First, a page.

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ALBUM REVIEW: ANTO MORRA- ‘Never Had To Shout’ (2014)

Anto Morra- 'Never Had To Shout' (2104)

Every now and then you can come across a new act or artiste that literally blows your socks off and you just cannot work out how you had never heard of them before. Well this is exactly what happened recently with ourselves and Mr Anto Morra. Without going into the twists and turns of fate that brought us together I somehow managed to hear his track ‘London Irish’ which I deemed so worthy I gave it it’s own post here on the blog, something previously only Grammy award winning Macklemore had achieved! Contacting Anto was easy so we sounded him out about playing one of our gigs. He said he’d love to so last Monday he took to the stage supporting The Dead Maggies at TChances in North London and blew us all away. He’s a very nice, genuine and humble man with a great sense of humour and this all comes across in his show. We will have him back soon as we can!

Afterwards Anto gave me a copy of ‘Never Had To Shout’, his recent album, to review and having marvelled at his set I promised it would be a good one. So how did I feel once I sobered up and got home and listen to it a few times? Well it wasn’t the Newcastle Brown talking and indeed this is going to be a very good positive review!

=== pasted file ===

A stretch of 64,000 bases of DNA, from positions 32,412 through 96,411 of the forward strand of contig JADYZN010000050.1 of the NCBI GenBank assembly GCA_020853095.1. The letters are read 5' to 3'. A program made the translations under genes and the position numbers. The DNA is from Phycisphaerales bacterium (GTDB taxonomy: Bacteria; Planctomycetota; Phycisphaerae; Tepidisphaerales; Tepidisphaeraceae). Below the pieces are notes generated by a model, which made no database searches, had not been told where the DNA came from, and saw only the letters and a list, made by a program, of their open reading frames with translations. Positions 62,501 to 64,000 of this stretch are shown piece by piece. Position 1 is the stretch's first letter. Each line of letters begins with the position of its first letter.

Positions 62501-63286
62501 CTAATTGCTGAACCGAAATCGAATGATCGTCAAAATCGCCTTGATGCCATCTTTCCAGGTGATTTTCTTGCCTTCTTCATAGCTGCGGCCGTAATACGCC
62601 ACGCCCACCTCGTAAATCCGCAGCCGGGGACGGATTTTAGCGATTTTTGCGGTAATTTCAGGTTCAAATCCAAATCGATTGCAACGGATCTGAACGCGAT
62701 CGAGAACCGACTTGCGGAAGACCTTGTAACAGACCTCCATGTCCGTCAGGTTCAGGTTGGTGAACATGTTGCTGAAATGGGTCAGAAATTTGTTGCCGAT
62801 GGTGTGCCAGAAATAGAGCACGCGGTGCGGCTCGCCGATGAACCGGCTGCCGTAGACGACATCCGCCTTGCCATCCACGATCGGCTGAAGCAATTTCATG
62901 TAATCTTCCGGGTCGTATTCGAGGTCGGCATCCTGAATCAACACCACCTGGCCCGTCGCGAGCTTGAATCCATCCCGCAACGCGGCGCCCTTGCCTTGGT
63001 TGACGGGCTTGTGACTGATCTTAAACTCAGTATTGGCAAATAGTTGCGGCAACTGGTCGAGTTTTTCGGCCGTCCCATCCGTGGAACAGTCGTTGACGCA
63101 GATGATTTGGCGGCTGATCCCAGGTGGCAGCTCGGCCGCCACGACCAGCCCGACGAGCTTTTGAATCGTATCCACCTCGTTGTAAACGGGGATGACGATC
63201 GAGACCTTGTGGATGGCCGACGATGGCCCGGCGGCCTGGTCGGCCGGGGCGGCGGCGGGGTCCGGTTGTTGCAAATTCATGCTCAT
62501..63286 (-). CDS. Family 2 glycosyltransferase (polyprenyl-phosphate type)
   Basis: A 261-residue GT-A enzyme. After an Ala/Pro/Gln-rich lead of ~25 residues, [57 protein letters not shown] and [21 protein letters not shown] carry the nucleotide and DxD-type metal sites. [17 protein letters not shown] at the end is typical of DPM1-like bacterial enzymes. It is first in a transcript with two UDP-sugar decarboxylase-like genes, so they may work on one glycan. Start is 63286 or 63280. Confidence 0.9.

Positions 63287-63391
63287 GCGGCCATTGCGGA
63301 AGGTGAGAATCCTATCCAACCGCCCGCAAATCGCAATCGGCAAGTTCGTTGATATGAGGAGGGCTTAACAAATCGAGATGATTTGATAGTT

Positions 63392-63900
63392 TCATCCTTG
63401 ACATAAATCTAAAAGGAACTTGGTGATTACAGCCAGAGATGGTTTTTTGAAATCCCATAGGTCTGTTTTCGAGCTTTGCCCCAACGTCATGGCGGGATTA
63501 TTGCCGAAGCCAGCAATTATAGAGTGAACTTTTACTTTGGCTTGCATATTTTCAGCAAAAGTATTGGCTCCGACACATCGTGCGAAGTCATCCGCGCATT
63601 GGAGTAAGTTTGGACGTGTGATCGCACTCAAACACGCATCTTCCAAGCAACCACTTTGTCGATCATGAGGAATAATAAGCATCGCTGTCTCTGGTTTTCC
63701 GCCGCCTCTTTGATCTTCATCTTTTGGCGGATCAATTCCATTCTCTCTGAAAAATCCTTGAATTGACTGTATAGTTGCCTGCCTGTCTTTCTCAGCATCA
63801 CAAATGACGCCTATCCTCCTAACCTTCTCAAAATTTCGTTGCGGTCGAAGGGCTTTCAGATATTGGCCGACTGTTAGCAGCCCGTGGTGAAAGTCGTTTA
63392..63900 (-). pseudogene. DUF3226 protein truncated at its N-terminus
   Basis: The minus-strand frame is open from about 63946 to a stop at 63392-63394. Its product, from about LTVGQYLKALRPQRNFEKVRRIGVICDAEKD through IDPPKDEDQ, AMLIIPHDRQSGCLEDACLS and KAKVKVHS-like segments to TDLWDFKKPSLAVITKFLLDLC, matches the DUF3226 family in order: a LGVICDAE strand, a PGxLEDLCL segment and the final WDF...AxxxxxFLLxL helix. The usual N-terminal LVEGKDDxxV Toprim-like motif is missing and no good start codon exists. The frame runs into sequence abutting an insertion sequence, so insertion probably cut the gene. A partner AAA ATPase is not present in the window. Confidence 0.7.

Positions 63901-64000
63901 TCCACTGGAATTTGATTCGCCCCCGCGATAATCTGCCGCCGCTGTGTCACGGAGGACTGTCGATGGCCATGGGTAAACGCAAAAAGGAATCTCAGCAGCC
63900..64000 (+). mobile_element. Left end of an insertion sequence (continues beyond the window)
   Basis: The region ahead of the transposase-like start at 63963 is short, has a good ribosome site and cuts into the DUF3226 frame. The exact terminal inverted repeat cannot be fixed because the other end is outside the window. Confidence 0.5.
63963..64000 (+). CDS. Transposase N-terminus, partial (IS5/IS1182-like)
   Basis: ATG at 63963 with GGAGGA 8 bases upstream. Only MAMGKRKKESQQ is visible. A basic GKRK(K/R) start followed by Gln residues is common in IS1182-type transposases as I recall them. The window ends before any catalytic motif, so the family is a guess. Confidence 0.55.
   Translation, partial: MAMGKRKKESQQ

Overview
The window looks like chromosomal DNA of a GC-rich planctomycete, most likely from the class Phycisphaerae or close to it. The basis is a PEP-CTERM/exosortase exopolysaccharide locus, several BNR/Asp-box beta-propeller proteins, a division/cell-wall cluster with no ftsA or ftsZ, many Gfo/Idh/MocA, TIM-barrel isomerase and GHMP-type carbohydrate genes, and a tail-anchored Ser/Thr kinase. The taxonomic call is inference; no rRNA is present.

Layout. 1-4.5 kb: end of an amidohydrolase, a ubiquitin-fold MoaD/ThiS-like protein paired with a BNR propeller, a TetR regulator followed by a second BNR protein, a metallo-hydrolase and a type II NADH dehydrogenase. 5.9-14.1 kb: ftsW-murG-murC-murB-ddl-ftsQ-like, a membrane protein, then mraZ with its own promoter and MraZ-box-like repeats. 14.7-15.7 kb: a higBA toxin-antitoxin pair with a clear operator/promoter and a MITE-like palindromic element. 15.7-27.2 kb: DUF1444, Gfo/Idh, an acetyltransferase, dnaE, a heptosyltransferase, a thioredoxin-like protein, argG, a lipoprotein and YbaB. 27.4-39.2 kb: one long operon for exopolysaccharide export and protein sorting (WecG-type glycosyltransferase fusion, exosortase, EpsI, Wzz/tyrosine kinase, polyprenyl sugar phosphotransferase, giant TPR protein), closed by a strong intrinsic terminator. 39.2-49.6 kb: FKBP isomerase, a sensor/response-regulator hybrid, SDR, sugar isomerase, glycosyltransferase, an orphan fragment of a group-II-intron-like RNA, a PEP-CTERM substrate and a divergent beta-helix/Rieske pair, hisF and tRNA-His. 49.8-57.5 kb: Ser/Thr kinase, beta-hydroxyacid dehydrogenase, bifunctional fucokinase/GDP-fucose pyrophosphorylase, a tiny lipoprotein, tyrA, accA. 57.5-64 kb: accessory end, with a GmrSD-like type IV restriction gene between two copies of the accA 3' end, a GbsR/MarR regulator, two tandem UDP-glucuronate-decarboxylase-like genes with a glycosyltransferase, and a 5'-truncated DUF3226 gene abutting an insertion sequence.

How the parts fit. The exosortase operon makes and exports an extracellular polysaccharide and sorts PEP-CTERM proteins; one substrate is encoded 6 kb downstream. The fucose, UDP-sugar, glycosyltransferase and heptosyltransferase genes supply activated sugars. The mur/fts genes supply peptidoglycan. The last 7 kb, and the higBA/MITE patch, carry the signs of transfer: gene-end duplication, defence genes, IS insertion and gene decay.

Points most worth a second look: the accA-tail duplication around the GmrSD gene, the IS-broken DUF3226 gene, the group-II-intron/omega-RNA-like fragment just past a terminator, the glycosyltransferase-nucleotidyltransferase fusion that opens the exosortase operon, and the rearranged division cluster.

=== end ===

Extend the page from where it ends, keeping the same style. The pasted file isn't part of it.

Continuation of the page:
Anto Morra- 'Never Had To Shout'

First off a bit of background on Anto. His real name is Anthony Morrissey and he was raised in London by Irish parents and his formative years were as a punk rocker floating from band to band and dole cheque to dole cheque in Thatcher’s Britain. His Irish background provides the backbone for ‘Never Had To Shout’ and focuses on the confusion of being brought up between two cultures that were so opposed to each other. Old animosities are thawing but the relationship remains an uneasy one. It is after all an interesting fact that rather than be associated with England the Irish in England call themselves London Irish or Yorkshire Irish rather than the English Irish and unlike Irish Americans or the Irish Scots. We have touched on the role punk played for the 2nd generation Irish in Britain before here. Moving from the rat-race of London to the quietness of the Norfolk countryside Anto began to further explore his roots by joining Whirligig, a four-piece ceilidh dance Band. In 2013 he left the band after ten years deciding to concentrate on his songwriting and solo performances.